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      “How may I help you?”
      “I’m here to speak with Kraal.”
      “And your name?”
      “You’re joking. Please tell me you’re joking, Seleth.”
      “I’ll tell him you’re here, Ms. Hellstalker.”
      The tall woman sighed and leaned against the wall, waiting for the receptionist to return. She’d been here
hundreds of times, and the service had never gotten any better.
      When Seleth finally returned, she was accompanied by a burly gray-haired man, whose clean and trim
appearance did little to hide his somewhat less civilized nature.
      “What do you want now, Hellstalker?”
      “Nice to see you, too, Kraal. Why don’t we go talk in your office?”
      “Fine,” the man sighed in feigned exasperation, “Let’s.”
      The two then walked through the building, past rows of desks and cells, until finally coming to a door in the
back, which they proceeded to enter.
      “Now,” Kraal said, closing the door behind him, “What do you want, Hellstalker?”
      “What do you think?”
      Kraal raised his eyebrow.
      “Information, Kraal. I need information.”
      “Of course you do. You always do. Why should I be giving it to you?”
      “Because we have a deal. You give me the knowledge I need, and I do your job for you.”
      “Charging an arm and a leg.”
      “That’s because I’m the best there is.”
      “Perhaps.”
      “This job has made you diplomatic, Kraal. I don’t think I’d ever have expected that. Why, I remember when
you were just some young mercenary in from the barren plains looking for work.”
      “And I remember when you were the most skilled member of the guard, Alice. You could have been chief.
And then you left.”
      “This city never would have made a ‘demon’ chief of the guard. Think about it. Besides, I like my job better,
now. It gives me a lot of freedom I just didn’t have in the guard. But we’ve been through this a hundred times,
Kraal. The conversation is getting old. Besides, you seem to be doing the chief job more than adequately.”
      “You taught me well.”
      “That I did. Now, about the information I require.”
      “Yes?”
      “Priest of Mendak, named Terev. Dead. What do you know?”
      “I think I had Freaggar working on that. Kid straight out of Byvers. More than enthusiastic enough, but not
too bright, if you ask me. He couldn’t find anything.”
      “He keep notes?”
      “Of course.”
      “You have them?”
      “Yes.”
      “They legible?”
      “Mostly. I imagine you’d like a copy of them?”
      “A copy? What, did you make the poor kid take notes in triplicate?”
      “No, we just got this new... thing in from Inlarzol. Gnomish crafted, of course. It makes exact duplicates of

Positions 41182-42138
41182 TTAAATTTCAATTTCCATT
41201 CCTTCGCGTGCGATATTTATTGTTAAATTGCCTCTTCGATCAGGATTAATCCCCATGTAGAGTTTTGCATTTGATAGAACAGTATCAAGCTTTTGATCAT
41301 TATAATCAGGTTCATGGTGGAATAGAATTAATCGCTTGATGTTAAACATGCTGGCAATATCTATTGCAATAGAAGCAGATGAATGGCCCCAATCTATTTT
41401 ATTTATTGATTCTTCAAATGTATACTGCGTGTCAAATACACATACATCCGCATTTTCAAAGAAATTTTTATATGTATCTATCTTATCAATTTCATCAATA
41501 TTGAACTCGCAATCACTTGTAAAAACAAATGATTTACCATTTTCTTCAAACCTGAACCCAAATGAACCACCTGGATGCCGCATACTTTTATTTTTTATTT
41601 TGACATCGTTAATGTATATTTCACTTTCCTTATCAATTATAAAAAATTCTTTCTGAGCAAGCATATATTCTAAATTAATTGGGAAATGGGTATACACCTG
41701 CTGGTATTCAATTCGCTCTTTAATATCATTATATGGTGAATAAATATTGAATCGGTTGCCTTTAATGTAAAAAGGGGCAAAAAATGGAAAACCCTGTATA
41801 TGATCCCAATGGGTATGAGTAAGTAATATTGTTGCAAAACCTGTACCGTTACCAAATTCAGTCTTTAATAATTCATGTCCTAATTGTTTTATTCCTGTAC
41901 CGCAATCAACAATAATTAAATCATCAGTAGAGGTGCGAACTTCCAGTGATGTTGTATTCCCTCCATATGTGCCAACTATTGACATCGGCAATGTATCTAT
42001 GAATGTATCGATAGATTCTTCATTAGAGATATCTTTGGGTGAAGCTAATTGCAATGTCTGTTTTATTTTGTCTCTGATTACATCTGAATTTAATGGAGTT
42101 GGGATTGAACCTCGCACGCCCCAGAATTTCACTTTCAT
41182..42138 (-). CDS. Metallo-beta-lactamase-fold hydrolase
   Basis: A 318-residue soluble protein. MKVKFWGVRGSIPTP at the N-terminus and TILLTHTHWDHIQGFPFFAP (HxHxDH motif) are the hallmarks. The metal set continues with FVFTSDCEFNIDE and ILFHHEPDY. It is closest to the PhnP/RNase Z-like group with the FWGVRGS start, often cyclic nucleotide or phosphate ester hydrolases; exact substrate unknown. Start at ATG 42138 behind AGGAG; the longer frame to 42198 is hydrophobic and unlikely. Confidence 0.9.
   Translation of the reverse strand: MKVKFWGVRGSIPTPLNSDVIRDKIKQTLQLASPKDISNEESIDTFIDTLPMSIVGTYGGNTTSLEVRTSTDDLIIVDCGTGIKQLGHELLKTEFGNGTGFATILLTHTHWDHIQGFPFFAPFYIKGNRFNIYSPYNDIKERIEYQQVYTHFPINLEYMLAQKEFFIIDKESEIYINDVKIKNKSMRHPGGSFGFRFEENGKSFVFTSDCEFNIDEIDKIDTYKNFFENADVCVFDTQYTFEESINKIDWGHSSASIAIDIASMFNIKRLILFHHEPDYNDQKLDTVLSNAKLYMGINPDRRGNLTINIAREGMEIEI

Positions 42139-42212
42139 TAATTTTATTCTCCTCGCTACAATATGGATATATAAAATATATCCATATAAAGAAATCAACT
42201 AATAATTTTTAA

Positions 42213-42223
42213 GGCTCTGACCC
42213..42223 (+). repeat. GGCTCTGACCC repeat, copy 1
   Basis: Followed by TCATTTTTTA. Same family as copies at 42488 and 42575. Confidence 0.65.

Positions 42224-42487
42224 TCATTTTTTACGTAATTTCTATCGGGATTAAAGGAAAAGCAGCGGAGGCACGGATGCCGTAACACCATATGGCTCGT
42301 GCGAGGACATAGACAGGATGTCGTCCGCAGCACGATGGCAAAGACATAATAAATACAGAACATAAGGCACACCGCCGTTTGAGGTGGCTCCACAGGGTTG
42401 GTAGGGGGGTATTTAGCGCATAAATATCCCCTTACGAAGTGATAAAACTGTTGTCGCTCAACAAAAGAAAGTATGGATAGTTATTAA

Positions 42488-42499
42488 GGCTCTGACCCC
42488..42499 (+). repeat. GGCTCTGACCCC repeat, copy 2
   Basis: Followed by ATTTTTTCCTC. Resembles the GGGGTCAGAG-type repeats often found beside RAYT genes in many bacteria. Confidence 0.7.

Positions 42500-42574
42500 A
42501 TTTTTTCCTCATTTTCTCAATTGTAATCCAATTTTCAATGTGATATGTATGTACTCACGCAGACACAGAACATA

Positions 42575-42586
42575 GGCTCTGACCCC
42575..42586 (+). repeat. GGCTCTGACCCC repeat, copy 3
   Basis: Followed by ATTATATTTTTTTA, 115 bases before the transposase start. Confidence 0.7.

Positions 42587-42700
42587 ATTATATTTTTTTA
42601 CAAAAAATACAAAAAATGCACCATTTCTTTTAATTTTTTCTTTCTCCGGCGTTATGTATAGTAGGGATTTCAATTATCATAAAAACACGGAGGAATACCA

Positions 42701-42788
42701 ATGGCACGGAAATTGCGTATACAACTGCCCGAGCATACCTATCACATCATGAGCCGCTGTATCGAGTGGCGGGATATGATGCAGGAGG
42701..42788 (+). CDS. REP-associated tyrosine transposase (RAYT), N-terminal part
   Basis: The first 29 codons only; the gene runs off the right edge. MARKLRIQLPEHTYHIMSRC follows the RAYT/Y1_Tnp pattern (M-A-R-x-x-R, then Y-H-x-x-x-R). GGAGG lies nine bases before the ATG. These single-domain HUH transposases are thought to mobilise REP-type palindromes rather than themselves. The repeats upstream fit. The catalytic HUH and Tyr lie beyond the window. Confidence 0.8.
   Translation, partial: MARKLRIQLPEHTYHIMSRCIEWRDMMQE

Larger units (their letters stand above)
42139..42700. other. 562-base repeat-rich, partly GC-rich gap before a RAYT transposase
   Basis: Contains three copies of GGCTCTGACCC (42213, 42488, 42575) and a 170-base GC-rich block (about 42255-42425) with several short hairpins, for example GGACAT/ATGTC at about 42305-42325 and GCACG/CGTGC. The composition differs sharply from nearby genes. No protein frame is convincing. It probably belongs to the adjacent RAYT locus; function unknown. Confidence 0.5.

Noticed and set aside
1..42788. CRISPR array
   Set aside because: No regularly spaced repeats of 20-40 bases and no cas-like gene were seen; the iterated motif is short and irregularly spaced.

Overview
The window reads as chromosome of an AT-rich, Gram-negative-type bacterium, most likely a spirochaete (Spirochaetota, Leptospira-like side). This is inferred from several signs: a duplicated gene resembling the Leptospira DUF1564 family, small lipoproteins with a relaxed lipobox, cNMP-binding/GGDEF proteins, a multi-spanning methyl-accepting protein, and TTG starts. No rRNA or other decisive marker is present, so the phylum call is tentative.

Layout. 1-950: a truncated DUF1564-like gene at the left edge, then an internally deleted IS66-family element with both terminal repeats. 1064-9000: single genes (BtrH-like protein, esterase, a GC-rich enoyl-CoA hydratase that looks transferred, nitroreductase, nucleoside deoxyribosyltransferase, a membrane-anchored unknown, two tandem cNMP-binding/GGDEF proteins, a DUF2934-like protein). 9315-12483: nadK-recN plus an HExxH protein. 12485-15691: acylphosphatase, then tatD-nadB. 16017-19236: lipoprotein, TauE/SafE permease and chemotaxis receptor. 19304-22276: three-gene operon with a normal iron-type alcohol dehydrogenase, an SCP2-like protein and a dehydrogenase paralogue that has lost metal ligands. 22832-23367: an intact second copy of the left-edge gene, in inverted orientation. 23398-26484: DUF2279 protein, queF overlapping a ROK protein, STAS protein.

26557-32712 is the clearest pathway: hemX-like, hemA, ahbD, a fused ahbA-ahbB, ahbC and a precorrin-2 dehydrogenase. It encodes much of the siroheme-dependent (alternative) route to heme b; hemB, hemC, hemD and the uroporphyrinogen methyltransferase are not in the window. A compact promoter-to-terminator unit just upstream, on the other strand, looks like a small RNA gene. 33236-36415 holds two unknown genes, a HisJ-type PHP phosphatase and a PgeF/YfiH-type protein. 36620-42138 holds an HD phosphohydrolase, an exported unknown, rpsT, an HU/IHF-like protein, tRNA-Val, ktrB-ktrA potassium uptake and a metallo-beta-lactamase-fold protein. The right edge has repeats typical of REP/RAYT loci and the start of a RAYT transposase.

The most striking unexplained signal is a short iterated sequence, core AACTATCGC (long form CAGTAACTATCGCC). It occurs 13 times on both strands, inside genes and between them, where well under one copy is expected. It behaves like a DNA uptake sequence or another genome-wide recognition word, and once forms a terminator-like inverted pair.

documents. I still can’t get the damn thing to work, but Seleth seems to have figured it out.”
      “Oh, gods, do I really have to speak with her?”
      “She’s not that bad.”
      “Whatever. Let’s get this over with.”



      The device was the most absurd thing Alice had ever seen. As near as she could tell, the eye-shaped object
on the end of a stalk examined the paper placed on the right side of the tray, and the quill in the odd mechanical
hand duplicated it onto the blank paper on the left of the tray. Other parts of the machine, she could not even
guess at the function of.
      Watching the thing in action was a very unique experience. Seleth placed the papers on the tray, and the
thing sprung into action, whirring and clicking, spouting smoke from several openings, and writing furiously.
Within five minutes, the five pages of Freaggar’s notes on the case had been duplicated perfectly.
      “Thank you,” Alice choked, having inhaled far too much of the machine’s emissions. Seleth simply nodded,
having already learned that trying to speak near the copying device to be a bad idea.



      “It is not safe to breath around anything that comes from Inlarzol.”
      “I imagine you got the copy, then?”
      “And barely escaped with my life.”
      “Oh, please. Can you die?”
      “Don’t know. I imagine I’ll get around to finding out about it eventually.”
      “I’m sure you will. I don’t think you’ll have a positive answer. Look at you. Still the same as when I met you,
and now I’m an old man.”
      “I’m fairly old myself. Older than you.”
      “But you don’t look it.”
      “Thanks.”
      “So, is there anything else you’ll be needing?”
      “No thanks. The notes and the compliments will be quite enough, I think.”
      “Well, you know what to do if you require anything else.”
      “Of course I do. I’ve been doing this for a long time, Kraal.”
      “Yes... Well, goodbye, then.”
      “Goodbye. I’ll keep in touch.”
      “I’m sure you will.”

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All text 8 2004
R.